The Uncanny Valley: Tales from a Lost Town by Gregory Miller (2011)
A radio station solicits story submissions from towns across Pennsylvania as part of a “small-town cultural preservation campaign”. In 2000 words or less, the submissions are to describe a specific event that characterizes the culture of their hometown. The stories received from a town called Uncanny Valley are a bit… different.
The Uncanny Valley is a collection of thirty-three short stories describing the events of a small town in America, all told from the first person point of view of the inhabitants, and they piece together an intriguing, charming, and yet unsettling place. I would describe them as horror stories go for the cute and creepy rather than all out terrifying. They’re on the tamer side of horror with ghosts stories and such, but it’s abundant with unusual deaths and unusual things that shouldn’t be living, so those basics are still covered.
The author masterfully captures the voice of characters from all walks of life: excited children telling secrets, musings from housewives, the wistful thoughts of old men–weaving together a collection that’s greater than the sum of its parts. Although the stories are 2,000 words or less, Miller manages to pack so much life and character in each one that their lengths just feel perfect.
My favourite pieces are “Don’t Tell!” (told from the point of view of a nine year old complete with misspellings) and “Best Kept Secret” (a submission from a jaded homemaker) as they both have a moving tenderness achieved through such strangeness. While this book intends to creep you out a little, at the heart of it, it’s about the daily dreams of Uncanny’s inhabitants and the magic they find in everyday life.
While the majority of the stories are strong and memorable, there were some I could go without. It may be subjective because my own taste in horror leans towards the visceral, but there were stories that were neither creepy nor moving enough for me. There’s a ghost story that felt like middle-grader-material without adding a worthwhile twist to the format, and scary faces on pumpkins just aren’t that scary. But the other stories are either creepy, poignant, or funny–and all full of soul, so I can easily overlook the ones that didn’t interest me so much.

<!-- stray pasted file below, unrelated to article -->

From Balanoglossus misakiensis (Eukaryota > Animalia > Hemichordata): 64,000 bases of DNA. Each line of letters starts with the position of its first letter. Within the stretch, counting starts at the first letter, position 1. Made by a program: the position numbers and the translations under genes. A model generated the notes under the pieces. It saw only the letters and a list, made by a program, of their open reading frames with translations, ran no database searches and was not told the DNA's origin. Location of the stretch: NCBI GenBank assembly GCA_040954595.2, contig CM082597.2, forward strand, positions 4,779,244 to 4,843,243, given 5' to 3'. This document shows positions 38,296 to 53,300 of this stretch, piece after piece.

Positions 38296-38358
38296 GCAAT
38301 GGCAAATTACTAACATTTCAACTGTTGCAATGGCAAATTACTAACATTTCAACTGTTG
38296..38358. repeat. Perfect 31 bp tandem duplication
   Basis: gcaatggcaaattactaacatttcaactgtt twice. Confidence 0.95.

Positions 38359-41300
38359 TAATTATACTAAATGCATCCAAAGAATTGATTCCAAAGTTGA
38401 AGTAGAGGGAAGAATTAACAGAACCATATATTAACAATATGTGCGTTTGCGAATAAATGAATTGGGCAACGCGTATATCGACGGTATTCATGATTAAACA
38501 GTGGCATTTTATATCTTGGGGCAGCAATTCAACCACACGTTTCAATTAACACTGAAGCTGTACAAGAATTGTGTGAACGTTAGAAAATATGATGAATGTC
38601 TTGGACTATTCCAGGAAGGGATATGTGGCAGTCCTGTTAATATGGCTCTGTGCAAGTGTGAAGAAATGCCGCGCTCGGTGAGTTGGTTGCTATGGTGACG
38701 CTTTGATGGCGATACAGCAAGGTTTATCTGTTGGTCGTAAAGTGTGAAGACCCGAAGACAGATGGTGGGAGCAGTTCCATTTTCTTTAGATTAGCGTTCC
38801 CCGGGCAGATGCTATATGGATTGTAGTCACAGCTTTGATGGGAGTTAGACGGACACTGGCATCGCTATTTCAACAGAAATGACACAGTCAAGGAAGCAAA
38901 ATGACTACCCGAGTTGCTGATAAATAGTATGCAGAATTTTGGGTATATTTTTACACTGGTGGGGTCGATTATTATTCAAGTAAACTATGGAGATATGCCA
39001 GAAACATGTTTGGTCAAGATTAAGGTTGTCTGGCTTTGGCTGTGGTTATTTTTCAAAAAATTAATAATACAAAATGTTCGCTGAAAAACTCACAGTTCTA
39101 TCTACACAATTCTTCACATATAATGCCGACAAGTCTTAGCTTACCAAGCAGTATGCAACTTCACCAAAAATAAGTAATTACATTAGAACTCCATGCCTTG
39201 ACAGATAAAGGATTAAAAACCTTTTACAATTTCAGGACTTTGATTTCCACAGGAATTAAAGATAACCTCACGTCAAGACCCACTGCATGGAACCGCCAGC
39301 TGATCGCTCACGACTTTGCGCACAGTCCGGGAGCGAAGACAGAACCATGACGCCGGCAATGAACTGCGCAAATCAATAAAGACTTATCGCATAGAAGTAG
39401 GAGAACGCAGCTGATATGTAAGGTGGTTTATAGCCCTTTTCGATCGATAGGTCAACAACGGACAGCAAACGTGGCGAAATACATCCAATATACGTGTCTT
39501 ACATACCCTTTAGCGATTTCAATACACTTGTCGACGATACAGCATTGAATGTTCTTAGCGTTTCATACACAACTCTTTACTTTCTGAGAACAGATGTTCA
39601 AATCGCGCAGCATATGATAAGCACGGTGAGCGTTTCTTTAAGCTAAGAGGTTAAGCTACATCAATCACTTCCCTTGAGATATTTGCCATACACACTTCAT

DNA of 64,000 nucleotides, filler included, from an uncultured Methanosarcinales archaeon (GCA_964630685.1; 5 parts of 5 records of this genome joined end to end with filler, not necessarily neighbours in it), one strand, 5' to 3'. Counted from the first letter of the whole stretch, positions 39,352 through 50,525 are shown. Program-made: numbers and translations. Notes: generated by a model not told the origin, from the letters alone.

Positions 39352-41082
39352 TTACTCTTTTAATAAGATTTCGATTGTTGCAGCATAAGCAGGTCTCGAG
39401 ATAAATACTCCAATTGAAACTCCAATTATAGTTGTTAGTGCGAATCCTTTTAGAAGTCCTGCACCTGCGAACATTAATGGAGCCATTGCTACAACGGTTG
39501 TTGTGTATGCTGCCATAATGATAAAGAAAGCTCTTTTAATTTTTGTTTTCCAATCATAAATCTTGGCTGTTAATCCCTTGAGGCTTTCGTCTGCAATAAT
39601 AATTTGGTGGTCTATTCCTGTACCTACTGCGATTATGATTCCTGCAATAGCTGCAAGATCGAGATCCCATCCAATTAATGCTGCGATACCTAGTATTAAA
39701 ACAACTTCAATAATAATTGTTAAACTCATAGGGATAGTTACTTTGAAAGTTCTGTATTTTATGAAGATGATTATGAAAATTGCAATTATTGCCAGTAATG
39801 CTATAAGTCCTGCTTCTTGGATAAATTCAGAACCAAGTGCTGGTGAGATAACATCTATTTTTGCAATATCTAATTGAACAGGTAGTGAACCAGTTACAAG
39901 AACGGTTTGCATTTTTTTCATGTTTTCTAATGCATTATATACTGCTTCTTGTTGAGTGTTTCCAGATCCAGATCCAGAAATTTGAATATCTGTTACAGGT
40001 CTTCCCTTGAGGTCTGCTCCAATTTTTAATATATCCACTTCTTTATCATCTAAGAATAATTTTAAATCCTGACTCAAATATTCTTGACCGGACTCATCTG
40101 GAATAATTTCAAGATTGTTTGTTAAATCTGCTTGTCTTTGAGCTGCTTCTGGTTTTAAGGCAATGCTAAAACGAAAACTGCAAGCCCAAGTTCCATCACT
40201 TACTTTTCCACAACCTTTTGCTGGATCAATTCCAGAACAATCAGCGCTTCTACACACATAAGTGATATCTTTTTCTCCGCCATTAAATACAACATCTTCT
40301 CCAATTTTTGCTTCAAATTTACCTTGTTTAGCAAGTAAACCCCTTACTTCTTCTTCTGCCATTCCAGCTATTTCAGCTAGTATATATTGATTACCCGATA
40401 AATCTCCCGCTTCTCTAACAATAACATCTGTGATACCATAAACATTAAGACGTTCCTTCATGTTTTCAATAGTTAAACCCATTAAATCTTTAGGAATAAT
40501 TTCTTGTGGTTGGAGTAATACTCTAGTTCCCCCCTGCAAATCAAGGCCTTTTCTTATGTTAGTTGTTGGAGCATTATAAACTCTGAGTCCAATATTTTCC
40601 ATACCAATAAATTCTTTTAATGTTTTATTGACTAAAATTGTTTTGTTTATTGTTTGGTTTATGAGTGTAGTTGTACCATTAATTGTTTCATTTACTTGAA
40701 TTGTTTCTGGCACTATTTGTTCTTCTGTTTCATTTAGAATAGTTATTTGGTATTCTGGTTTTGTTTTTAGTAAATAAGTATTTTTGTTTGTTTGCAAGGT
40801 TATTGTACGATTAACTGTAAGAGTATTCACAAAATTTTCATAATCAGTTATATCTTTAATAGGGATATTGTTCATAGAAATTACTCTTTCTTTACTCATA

My other nitpick with this ebook is that in this short anthology, it had over fifteen separate occurrences where words ran together. Maybe they add an authenticity to the stories as typewritten submissions in the paperback edition, but I found it distracting in the ebook.
Overall, The Uncanny Valley is a neat read. I recommended it if you’re looking for a quirky set of stories that are charming, creepy, and surprisingly touching. This is a strong collection, and I think Gregory Miller is an author to watch.
You might like this if you like…
Ghost stories; stories told from the point of view of a lot of people, including children; learning about an American small town that’s charming yet unsettling
The author seems to really dig the short stories format, and he has another slice-of-life short story collection called Scaring the Crows: 21 Tales for Noon or Midnight. Apparently Ray Bradbury mentored Miller with the stories on Scaring the Crows, and Piers Anthony reviewed that title on his newsletter, so that may also be worth a look.
Posted on July 31, 2011, in 4 stars, Dark fiction and Horror, Ebook Reviews, Fantasy, Frida Reviewed, Gregory Miller, Short Stories and Novellas, The Uncanny Valley and tagged creepy doll, ghostly chill, uncanny village. Bookmark the permalink. 4 Comments.